can dogs eat cheese?

Jack Russell Terrier waiting for a bite of cheese | Can dogs eat cheese? | Petplan
Posted by Dr. Kim Smyth on Oct 06 2016

Say cheese! While there may not be anything better than gooey calorie gold dripping off of a slice of pizza or a bite of nachos, is it recommended to share this delicacy with your dog?

Is cheese safe for dogs?

YES! In most cases, it’s perfectly safe to share cheese with your dog.

There are as many varieties of cheese as there are breeds of dogs, and all of them are safe to feed. Even the moldy varieties, like blue cheese. This is not to say that you can feed your dog whatever you forgot about at the back of the refrigerator; if you wouldn’t eat it, don’t feed it to your dog. Some of the molds that can grow on cheese are toxic, producing tremors (or worse) in those who eat it. So if your food is growing something it shouldn’t be, throw it away!

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The 10 percent rule

The same 10% rule that I apply to all other snacks or treats applies to cheese. This means that no more than 10% of your dog’s daily caloric intake should come from unbalanced sources (i.e. anything that isn’t your dog’s food). Cheese packs a pretty caloric punch—one serving (or one ounce) contains about 100 calories. Depending on your dog’s size, just a little bit could send her over her treat limit.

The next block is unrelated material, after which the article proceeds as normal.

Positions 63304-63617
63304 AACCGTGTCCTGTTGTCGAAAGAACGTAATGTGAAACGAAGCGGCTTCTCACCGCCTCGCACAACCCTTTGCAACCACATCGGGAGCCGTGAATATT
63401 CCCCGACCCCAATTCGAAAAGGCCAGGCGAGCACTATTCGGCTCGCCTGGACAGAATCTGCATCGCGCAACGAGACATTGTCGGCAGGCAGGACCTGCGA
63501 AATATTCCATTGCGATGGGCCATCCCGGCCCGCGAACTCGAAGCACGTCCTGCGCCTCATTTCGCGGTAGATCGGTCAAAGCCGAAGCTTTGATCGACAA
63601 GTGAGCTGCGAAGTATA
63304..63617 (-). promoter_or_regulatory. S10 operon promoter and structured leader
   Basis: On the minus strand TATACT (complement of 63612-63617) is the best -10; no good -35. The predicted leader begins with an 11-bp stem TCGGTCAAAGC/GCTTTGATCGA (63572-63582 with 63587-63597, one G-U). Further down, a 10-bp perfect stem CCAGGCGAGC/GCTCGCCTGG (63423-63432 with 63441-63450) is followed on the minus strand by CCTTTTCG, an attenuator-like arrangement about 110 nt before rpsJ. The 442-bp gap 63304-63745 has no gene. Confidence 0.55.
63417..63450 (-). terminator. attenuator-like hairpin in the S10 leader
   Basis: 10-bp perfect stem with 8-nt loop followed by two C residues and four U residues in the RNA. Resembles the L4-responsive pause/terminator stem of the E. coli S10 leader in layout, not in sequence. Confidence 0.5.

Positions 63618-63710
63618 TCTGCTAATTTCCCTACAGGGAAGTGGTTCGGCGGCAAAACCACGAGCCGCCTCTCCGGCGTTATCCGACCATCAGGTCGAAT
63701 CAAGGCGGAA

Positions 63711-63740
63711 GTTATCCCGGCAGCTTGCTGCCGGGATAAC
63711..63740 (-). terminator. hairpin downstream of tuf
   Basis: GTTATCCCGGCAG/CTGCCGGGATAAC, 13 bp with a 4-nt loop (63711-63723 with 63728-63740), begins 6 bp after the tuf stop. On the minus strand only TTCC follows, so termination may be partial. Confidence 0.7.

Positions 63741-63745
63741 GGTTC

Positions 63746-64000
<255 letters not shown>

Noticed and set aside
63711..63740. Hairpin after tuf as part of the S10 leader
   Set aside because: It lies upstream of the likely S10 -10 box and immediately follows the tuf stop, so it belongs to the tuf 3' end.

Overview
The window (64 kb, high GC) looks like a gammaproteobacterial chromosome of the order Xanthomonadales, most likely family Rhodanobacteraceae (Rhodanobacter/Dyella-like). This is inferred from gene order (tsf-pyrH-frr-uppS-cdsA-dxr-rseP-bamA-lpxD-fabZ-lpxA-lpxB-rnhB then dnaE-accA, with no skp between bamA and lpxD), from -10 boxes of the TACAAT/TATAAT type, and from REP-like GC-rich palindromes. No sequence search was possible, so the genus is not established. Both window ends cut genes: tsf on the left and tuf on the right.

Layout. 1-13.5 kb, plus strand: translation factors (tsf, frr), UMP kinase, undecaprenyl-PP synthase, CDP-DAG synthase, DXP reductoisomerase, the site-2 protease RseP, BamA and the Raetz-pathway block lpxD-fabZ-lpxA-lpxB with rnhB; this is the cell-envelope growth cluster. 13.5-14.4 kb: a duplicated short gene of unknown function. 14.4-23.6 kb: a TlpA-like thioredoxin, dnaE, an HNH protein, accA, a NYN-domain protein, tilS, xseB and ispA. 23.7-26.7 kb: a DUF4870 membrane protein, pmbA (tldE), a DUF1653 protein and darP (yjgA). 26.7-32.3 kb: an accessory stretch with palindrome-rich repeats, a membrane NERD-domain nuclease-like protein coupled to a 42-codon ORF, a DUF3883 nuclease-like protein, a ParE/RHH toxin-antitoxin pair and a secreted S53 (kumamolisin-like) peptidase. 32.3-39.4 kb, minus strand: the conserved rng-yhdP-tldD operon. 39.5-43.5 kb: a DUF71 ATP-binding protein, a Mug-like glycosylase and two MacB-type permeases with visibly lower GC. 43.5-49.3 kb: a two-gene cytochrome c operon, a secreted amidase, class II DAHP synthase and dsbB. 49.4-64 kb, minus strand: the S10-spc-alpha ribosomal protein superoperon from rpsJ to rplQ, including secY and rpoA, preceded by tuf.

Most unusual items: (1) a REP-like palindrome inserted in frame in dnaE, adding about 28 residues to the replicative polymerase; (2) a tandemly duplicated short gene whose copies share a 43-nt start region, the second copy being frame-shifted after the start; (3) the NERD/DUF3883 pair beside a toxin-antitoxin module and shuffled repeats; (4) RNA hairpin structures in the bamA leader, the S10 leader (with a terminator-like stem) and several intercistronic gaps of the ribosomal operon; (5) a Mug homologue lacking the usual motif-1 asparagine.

Read before you feed!

Cheese is high in fat, so if you have a breed that is prone to pancreatitis, you may want to think twice before using it as a treat. If your dog has suffered from pancreatitis, don’t chance it—find a snack that is lower in fat for him.

Giving cheese with a certain class of antibiotics called tetracyclines is not advisable as they can lower the bioavailability of these medications. Doxycycline is a commonly used tetracycline—it’s used in dogs with Lyme disease. If your dog is on a tetracycline drug, it doesn’t mean she has to skip cheese altogether. Just don’t give her meds with/in it.

Aged cheeses are high in tyramine, which may inhibit monoamine oxidase (MAO). MAO is an enzyme needed for the breakdown of many neurotransmitters (like serotonin and dopamine). If your pet is on a medication that also inhibits MAO (known as an MAOI), she may end up with too much of these neurotransmitters in her bloodstream because they aren’t being broken down. Check with your veterinarian or pharmacist if you’re not sure about your pet’s medication.

Some pets are less tolerant to lactose than others. If your dog has never had cheese before, start slow. Feed a small amount first to see how she does with it. If dairy doesn’t jive with her system, you’ll know within 24 hours.

I find that cheese makes a perfect tiny treat for rewarding desired behaviors during training sessions. It’s highly palatable and also very portable. Cut a block into small (pea-sized) cubes and toss them into a reusable container or grab a string cheese and you’re ready to go! Rewarding good behavior is the best way to train your pup, and a love of lactose makes it easy cheesy!

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